The medical charts of 190 eyes with a TIOL implantation during cataract surgery, operated by two surgeons using two different manual marking techniques, were retrospectively reviewed. The study adhered to the tenets of the Declaration of Helsinki, and all methods were carried out following the relevant guidelines and regulations. The Meir Medical Center Ethics Committee approved all experimental protocols. The IRB of the Meir Medical Center Ethics Committee waived the requirement for informed consent from the study subjects.
Three types of TIOLs were compared: SN6AT (Alcon Laboratories, Inc., Fort Worth, TX, USA), POD FT (PhysIOL, Liège, Belgium), and Symfony ZXT (Johnson & Johnson Vision, Santa Ana, CA, USA). The SN6AT AcrySof IQ Toric is monofocal toric, hydrophobic acrylic IOL. It has a 6.0 mm optic diameter, and its overall length is 13.0 mm. The FineVision POD FT is a trifocal toric hydrophilic IOL with an optic body diameter of 6.00 mm and an overall diameter of 11.40 mm. The ZXT Symfony Toric lens is an extended depth of focus, toric, foldable, hydrophobic acrylic 1-piece lens, with an optic diameter of 6 mm and an overall diameter of 13 mm.
Preoperatively, all patients underwent measurements by the Lenstar LS 900, IOLMaster 500, Pentacam, and the Atlas topographer.
All biometric measurements were compatible with the strict validation criteria described by Warren Hill (Hill-RBF Calculator Version 2.0 https://rbfcalculator.com/online/index.html). The surgeon chose the implanted TIOL using the Barrett online toric calculator (https://ascrs.org/barrett-toric-calculator) and the IOL manufactures’ online calculators, (https://www.acrysoftoriccalculator.com/, https:/ /www.physioltoric.eu/, https://www.tecnistoriccalc.com/). The TIOL power and placement axis were calculated using the Lenstar measurement when agreement between all devices was achieved. When no agreement was achieved between Lenstar and the IOL Master, the measurements that were closer to the axis of the topographer and tomographer were chosen for the IOL calculation. When no agreement was achieved between all devices, the toric IOL was not implanted. Additional adjustments were made according to the surgeon’s experience and preferences (eg, surgical main incision site, posterior corneal astigmatism and astigmatism orientation).
Two experienced surgeons (EIA, GK) performed all the surgeries at Ein-Tal Eye Center, Tel-Aviv.
Ink marks were placed, preoperatively, at the limbus, while the patient’s head was positioned behind the Haag-Streit (Köniz, Switzerland) slit lamps. The two surgeons used different manual marking techniques. One surgeon (EIA), marked the planned axis of the TIOL lens (Primary IOL marking) directly. The second surgeon (GK) marked 0, 180- and 270-degrees (Reference axis marking). The incision and the IOL axis were marked as the first step of the surgery using the Mendez ring or other similar ring.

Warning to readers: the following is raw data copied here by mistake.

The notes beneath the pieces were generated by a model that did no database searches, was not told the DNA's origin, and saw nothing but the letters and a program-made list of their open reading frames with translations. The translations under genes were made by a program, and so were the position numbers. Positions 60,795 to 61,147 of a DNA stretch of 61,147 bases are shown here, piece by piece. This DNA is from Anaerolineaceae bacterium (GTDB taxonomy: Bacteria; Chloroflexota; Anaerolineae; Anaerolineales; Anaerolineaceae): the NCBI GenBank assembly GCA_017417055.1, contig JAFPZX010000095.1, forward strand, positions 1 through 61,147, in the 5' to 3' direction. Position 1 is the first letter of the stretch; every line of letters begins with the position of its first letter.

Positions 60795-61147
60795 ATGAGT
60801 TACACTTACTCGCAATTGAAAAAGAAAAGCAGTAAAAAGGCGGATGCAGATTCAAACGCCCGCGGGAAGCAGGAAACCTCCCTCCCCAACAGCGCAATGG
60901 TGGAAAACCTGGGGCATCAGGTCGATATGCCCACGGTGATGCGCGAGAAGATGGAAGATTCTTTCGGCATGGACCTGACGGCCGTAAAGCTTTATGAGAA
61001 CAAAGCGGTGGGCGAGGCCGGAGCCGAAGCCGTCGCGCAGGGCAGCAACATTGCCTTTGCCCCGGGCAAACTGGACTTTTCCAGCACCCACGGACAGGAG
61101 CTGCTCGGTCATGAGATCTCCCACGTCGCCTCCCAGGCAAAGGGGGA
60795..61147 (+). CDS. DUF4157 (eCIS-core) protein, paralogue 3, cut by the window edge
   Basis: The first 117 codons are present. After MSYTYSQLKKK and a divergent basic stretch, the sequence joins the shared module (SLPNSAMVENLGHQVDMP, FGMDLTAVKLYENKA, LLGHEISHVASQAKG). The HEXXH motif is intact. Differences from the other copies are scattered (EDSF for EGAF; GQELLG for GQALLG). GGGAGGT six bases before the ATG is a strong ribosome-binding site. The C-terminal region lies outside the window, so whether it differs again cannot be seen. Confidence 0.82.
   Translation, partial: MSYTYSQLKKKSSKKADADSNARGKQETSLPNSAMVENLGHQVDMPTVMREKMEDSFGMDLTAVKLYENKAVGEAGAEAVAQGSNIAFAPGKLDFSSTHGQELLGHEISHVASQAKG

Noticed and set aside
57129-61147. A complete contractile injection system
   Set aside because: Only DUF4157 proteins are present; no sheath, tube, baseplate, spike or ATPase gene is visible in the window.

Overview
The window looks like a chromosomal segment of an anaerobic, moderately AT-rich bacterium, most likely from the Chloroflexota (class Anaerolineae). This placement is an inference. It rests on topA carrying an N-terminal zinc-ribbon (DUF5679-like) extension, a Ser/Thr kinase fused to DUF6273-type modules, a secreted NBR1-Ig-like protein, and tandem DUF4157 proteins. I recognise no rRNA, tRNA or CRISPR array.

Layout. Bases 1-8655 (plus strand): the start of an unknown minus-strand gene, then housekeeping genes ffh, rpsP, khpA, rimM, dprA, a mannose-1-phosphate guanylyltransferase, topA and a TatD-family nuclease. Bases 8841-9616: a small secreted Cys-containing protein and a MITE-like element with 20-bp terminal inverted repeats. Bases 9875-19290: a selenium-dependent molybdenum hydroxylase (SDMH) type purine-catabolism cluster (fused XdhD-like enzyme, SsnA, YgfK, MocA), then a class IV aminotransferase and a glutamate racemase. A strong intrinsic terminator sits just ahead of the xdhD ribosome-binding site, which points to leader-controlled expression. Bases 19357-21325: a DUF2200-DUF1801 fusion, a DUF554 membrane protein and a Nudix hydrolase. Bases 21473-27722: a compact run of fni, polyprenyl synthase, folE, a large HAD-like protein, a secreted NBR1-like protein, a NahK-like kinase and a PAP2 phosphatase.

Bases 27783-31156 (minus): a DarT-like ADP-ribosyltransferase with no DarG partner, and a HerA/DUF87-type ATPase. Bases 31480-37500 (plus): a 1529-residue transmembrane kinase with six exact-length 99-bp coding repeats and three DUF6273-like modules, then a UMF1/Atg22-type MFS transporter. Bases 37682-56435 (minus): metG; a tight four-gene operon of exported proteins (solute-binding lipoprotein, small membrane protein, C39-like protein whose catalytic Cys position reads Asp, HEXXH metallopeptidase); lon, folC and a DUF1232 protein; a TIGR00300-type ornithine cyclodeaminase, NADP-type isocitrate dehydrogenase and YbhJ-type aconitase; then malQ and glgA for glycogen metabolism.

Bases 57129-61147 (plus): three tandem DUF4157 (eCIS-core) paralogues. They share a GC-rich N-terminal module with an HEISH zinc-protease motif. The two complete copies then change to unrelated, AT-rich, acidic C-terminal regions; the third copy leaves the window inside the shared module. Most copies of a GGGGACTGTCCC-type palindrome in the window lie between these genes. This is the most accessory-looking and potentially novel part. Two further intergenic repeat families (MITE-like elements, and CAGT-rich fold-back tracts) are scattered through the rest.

All surgical procedures performed through a small clear corneal incision (2.2–2.4 mm), using the phacoemulsification technique. After removing the cataract, the IOL was implanted into the capsular bag under an anterior chamber maintainer (ACM) and without an ophthalmic viscoelastic device (OVD). The IOL dialed into the planned axis and pushed gently back against the posterior capsule.
Follow-up visits were 1 day, 1 week, and 1 month after the surgery. On the 1 month postoperative visits, a complete dilated examination and manifest refraction were performed. The TIOL position was detected, and retroillumination pictures were taken with a slit lamp digital color camera (CSO Elite Mega Digital Vision camera). The Goniotrans software (Eventos Médicos y Sociales, SL) was used to determine the TIOL axis. This software integrates virtual protractor over an eye picture, by dragging the radial line to the position of the toric lens axis marks on the angles pattern (Fig. 1)7.
For the study outcome, we evaluated and compared the effect of the IOL type (cylinder and spherical power), surgeon’s marking techniques, and other eye characteristics such as corneal astigmatism (direction and power) axial length, and anterior chamber depth, on the IOL deviation and its direction. TIOL deviation was defined as the difference between the TIOL planned axis and the actual alignment axis measured at least 1 month after surgery.
Statistical analyzes were performed using SPSS (version 21.0, SPSS, Inc., Chicago, IL). Between-subjects design was applied, as specified in the editorial of the Journal of Cataract and Refractive Surgery on IOL studies4. Continuous variables were compared using a one-way analysis of variance (ANOVA) or the Kruskal–Wallis test, followed by post-hock tests, as indicated by a normality test (Shapiro–Wilk). Categorical variables were compared using the Pearson’s chi-square test. Pearson correlation was used to evaluate the correlation between axial length, anterior chamber depth, preoperative astigmatism, TIOL cylinder power and TIOL spherical power to the degree of rotation. A P value of less than 0.05 was considered statistically significant.